@prefix vivo: .
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vivo:departmentOrSchool "Applied Science, Faculty of"@en, "Materials Engineering, Department of"@en ;
edm:dataProvider "DSpace"@en ;
ns0:degreeCampus "UBCV"@en ;
dcterms:creator "Shinbine, Alyssa"@en ;
dcterms:issued "2016-03-09T02:02:12"@en, "2016"@en ;
vivo:relatedDegree "Master of Applied Science - MASc"@en ;
ns0:degreeGrantor "University of British Columbia"@en ;
dcterms:description """This thesis developed and validated laser ultrasonics as an in-situ monitor of phase transformations in commercially pure titanium and Ti - 5 wt.% Al - 5 wt.% Mo - 5 wt.% V - 3 wt.% Cr (Ti-5553). Three studies (Chapters 5, 6 and 7) were performed to achieve this goal. The first study involved using finite element modeling (FEM) to simulate wave propagation through a 2-phase aggregate to understand the effects of precipitate arrangement and phase fraction on the velocity signal. The predicted ultrasound velocity depended on the geometric configuration of the microstructure and the relative size of the pulse's wavelength compared to the microstructural feature size. However, for mixtures of phases with similar elastic properties and densities (such as in α and β titanium), the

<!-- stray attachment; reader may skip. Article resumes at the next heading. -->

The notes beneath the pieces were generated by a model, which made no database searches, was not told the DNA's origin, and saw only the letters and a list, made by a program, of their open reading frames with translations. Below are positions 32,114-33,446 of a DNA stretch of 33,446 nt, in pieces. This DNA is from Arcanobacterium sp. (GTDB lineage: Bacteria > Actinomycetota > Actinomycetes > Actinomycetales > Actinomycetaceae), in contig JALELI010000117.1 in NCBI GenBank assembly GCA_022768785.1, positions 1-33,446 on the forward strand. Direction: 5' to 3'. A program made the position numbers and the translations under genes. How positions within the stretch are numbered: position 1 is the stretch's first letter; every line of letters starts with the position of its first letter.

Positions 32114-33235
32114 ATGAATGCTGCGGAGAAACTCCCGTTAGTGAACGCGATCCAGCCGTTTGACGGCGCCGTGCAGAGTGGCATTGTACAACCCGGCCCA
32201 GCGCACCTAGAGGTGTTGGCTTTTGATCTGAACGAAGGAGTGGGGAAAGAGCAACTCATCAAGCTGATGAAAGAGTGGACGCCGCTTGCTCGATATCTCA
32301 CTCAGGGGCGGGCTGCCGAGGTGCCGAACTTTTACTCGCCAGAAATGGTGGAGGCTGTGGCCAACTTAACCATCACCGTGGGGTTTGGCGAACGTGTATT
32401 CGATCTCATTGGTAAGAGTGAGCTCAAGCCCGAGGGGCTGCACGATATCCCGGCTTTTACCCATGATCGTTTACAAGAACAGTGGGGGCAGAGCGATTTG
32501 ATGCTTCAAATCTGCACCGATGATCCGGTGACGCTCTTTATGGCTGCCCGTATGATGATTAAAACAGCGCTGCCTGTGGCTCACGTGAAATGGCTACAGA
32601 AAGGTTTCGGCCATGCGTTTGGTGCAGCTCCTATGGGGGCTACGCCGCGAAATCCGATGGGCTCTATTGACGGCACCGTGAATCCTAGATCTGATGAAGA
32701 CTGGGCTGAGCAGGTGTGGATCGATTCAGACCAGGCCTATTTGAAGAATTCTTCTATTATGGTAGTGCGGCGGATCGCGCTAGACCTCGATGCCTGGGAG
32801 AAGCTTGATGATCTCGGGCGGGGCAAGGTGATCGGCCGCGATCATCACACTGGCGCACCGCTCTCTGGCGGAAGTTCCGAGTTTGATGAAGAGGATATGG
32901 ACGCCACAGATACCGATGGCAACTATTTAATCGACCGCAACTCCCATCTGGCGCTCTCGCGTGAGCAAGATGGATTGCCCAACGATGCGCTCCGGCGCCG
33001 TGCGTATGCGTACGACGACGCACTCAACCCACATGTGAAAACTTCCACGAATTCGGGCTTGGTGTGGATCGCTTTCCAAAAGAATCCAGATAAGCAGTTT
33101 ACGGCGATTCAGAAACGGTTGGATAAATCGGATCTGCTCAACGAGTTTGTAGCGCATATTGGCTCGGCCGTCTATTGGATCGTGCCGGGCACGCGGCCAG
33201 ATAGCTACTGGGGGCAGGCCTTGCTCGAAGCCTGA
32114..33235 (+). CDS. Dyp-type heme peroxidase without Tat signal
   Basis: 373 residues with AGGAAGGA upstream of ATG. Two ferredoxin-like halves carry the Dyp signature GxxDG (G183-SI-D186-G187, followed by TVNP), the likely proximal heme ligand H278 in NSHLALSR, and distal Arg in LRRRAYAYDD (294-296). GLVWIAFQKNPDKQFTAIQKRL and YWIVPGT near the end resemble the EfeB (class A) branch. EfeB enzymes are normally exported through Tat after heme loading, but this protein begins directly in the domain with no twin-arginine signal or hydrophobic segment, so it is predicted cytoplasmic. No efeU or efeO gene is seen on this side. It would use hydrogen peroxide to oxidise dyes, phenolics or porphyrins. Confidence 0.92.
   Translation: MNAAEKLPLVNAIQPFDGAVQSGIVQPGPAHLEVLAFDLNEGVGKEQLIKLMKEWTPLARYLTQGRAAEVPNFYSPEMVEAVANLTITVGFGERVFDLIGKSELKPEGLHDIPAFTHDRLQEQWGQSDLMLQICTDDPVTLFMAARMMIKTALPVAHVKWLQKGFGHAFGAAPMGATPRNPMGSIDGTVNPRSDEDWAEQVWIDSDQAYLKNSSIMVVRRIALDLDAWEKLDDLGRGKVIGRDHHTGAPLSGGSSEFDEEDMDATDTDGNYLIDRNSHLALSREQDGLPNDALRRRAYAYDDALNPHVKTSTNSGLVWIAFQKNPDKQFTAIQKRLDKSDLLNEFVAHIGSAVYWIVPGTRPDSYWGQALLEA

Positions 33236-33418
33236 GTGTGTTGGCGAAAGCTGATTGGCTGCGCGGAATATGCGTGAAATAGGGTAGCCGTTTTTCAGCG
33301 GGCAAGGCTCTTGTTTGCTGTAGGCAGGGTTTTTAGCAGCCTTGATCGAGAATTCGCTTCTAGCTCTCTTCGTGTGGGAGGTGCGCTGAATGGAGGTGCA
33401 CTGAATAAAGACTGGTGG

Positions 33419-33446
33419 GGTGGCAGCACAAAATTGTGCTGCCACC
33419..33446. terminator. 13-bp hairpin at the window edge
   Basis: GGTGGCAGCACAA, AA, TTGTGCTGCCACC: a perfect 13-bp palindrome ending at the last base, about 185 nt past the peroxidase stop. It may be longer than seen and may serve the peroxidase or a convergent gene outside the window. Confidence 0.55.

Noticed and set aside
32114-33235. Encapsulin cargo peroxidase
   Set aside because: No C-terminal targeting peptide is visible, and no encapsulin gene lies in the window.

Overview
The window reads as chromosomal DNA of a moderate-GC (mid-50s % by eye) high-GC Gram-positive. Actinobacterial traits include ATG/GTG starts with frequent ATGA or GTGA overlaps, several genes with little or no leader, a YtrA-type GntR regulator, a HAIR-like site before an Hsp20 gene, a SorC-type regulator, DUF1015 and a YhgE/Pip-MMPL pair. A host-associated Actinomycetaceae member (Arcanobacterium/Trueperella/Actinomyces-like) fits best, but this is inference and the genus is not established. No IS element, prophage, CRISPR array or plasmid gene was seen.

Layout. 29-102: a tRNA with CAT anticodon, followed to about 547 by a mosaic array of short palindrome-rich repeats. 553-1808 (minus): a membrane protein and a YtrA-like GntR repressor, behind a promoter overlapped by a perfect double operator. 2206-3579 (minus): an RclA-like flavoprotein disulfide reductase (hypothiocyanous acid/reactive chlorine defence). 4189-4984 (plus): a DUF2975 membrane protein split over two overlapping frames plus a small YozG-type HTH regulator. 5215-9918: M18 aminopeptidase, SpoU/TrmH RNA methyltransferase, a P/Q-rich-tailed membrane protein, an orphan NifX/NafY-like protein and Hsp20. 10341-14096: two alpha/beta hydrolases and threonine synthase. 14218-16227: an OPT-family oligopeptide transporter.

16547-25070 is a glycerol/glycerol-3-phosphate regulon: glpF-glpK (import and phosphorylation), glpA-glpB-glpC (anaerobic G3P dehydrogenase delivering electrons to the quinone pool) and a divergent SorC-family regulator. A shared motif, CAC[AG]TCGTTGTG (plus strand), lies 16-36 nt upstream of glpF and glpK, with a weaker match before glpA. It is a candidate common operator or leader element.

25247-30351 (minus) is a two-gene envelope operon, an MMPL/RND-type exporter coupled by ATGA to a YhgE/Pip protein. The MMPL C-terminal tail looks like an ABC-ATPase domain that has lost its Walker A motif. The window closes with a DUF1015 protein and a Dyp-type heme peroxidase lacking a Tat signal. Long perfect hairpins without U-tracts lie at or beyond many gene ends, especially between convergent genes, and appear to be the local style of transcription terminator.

possible averaging schemes produce nearly identical velocities, and thus using a rule of mixtures involving the α and β velocities was confirmed to be sufficient. The second study showed that the ultrasonic velocity is sensitive to the α → β and β → α transformations in commercially pure titanium, even though the density and elastic modulus of these two phases are very similar. Extraction of the transformation kinetics from the ultrasonic velocity does require, however, the effects of the strong starting texture and texture evolution during grain growth to be accounted for. Finally, the third study presented in Chapter 7 took Ti-5553 specimens, solutionized them to the fully β condition, and then held them for varying times at a 700 °C isotherm to monitor precipitation kinetics with LUMet. The precipitation of α grains could be monitored by using the relative change in velocity and compared to the ex-situ obtained phase fractions. While laser ultrasonics has been previously used to measure the elastic constants in Ti-H alloys and to qualitatively observe the transformation kinetics in Ti-6V-4Al the work presented here represents the first fully quantitative assessment of transformation kinetics in pure titanium via laser ultrasonics. This is a significant result since ex-situ, metallographic analysis of the transformation in commercially pure titanium is not possible as the high temperature β phase is not stable at room temperature, and it paves the way for this technique to be used for microstructure monitoring during more complex thermo-mechanical processing paths in the Gleeble thermo-mechanical simulator. Laser ultrasonics was also validated in Ti-5553, where it was used to monitor the precipitation of α precipitates during an isothermal treatment, and produced comparable kinetics to the kinetics derived from ex-situ metallography."""@en ;